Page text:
“Arrival,” Market Anarchy, and the Kardashev Scale

So, apparently the Oscars were held last night.

I don’t really pay attention to what happens in Hollywood, but I like films (who doesn’t). I particularly enjoyed the murky tone and feeling of Arrival, which won an Oscar in the category of “Best Sound Editing.”

–There are no spoilers in this article–

The film employs an overarching plot device in order to tell a very intimate story of loss, personal conflict, and discovery. In this respect, it is very similar in construction to other recent films like Interstellar [2014] and Moon [2009].

Of course the overarching plot in Arrival is first contact with extraterrestrials, who arrive on Earth in 12 separate, but identical spacecraft. Even though the film itself is about first contact with aliens, the  movie’s overall message has nothing to do with aliens, and instead grapples with questions of determinism and the Sapir-Worf Hypothesis.

However, I wanted to use Arrival to discuss my theory that mankind’s use of government is merely an evolutionary stage in our development as a species–one that we either will, or must outgrow in order to continue our existence.

While the alien species does seem to be organized in some general way, it is not apparent in the film whether if that organization is governmental. There is nothing in the film to suggest that it is. I would argue that interstellar travel would effectively be impossible unless human civilization can shed itself from the yoke of government.

As I touched on in an earlier piece, Star Wars–Rogue One: Why I Wouldn’t Join the Rebel Alliance, I do not think that a single government could encompass an entire planet, much less a planetary system, star cluster, or an entire galaxy.

I believe that the rise of populist nationalism signifies the unsustainable nature of global governance. Across history, humans time and time again have yearned for local governance. There is a reason that colonies almost always become independent nations.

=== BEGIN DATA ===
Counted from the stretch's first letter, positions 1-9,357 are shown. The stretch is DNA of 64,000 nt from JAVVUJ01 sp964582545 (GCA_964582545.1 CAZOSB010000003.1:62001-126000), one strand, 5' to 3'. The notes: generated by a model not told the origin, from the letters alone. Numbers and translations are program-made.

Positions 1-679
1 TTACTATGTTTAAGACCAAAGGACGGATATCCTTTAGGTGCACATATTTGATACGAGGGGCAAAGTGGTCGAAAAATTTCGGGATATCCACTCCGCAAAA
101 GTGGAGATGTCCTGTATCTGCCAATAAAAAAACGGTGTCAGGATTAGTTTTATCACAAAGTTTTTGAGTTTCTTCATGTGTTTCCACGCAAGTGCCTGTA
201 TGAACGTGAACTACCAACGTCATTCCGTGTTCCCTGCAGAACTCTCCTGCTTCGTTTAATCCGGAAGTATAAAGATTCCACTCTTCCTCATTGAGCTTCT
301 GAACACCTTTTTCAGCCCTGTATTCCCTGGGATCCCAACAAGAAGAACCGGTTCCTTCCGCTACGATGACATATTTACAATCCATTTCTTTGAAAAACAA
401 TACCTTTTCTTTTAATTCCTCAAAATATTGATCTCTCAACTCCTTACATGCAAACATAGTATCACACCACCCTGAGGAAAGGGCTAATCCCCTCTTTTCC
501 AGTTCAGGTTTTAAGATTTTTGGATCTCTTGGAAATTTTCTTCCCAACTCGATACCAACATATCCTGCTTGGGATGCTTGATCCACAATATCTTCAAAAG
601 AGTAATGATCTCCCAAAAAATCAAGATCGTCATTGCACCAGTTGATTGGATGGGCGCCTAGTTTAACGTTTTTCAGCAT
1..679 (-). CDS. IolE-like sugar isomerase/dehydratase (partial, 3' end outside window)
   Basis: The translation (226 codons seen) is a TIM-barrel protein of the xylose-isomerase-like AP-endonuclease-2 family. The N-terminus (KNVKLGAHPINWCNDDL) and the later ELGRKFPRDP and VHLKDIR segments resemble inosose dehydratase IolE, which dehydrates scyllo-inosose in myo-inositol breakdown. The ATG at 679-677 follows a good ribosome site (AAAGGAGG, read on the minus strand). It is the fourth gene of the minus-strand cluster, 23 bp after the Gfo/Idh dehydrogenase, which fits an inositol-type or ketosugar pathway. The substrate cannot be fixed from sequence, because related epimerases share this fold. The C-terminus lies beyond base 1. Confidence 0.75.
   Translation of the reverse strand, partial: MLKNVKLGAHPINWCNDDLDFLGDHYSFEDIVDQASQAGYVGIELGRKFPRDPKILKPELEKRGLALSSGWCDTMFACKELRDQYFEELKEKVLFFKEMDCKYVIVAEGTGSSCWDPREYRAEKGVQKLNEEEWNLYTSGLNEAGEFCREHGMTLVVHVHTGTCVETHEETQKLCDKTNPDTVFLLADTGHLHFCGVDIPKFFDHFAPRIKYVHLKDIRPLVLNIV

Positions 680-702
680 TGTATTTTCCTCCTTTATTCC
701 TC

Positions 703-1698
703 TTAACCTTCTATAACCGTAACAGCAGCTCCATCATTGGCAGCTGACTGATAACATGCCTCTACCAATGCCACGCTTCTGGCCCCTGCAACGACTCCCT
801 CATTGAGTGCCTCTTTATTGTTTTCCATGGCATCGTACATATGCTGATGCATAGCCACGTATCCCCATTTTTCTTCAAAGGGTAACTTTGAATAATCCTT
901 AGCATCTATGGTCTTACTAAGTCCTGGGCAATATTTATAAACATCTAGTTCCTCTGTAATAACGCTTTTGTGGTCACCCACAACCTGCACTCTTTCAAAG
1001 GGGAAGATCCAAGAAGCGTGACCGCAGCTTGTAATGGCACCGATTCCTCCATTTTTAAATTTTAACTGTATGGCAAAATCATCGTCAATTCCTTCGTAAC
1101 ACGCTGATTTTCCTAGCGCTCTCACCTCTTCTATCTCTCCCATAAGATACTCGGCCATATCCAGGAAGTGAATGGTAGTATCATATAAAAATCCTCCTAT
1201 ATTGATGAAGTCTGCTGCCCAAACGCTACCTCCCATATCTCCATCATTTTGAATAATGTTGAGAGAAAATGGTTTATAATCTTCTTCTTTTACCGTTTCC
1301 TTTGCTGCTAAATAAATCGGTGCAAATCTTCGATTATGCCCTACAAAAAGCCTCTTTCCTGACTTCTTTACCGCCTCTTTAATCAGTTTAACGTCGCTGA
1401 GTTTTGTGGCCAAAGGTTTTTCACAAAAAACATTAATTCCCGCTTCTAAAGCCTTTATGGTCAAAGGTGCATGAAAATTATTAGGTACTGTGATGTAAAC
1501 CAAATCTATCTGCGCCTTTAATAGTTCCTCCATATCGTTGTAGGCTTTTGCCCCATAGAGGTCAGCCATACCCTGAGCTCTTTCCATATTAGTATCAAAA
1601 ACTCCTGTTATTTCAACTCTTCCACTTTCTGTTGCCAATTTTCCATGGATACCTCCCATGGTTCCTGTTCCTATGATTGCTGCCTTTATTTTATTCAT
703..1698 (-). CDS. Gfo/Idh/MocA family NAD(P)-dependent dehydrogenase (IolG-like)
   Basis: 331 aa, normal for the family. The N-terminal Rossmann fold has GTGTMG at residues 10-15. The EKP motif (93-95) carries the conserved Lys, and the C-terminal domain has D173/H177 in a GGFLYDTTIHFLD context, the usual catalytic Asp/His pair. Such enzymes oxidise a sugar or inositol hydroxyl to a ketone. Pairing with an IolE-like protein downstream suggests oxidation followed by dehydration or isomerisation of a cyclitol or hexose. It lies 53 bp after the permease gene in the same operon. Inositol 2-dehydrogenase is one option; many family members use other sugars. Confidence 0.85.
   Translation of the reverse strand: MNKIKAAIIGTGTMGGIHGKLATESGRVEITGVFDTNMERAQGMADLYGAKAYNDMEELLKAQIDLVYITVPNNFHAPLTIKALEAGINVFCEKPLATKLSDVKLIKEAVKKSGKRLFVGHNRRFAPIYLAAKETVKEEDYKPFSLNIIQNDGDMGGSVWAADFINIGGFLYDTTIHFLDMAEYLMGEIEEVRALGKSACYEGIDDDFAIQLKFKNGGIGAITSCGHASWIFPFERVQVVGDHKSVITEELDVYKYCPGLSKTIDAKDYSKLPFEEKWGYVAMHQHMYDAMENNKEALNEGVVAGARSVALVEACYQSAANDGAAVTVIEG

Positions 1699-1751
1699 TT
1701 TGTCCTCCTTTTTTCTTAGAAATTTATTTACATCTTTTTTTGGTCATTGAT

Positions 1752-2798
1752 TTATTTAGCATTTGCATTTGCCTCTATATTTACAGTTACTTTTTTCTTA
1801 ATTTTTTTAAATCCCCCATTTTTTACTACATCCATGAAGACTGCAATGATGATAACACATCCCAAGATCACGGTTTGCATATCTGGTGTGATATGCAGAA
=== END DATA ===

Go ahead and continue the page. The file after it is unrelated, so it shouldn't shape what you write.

Therefore, the future of human civilization is decentralization or radical secession down to the level of the individual. In fact, this is a necessity if we are to evolve to level I on the Kardashev scale of civilizational advancement and harvest all the Sun’s energy that falls upon Earth.

In fact, this idea was blindly stumbled upon by Stephen Hawking, who isn’t necessarily a champion of liberty. In 2015  he stated that “human aggression could destroy us all.” Did he stumble upon the non-aggression principle?

Stephen Hawking is considered by many to be the most intelligent human being alive, but is wrong from time to time. Politically speaking, he supports universal health care and political action against “climate change.”

He has also been wrong scientifically with his condemnation of the black hole information paradox which relates to the idea of the holographic universe and string theory.

Ron Paul and Daniel McAdams discuss Hawking’s 2015 comments below (apologies for the poor audio):

Hopefully the rise of national populist movements is a net-positive for liberty and leads to decentralization, which we know is a  necessary prerequisite for liberty and real human progress.

That concludes today’s content. Thanks for stopping by Liberty Weekly. Have a great Monday evening!

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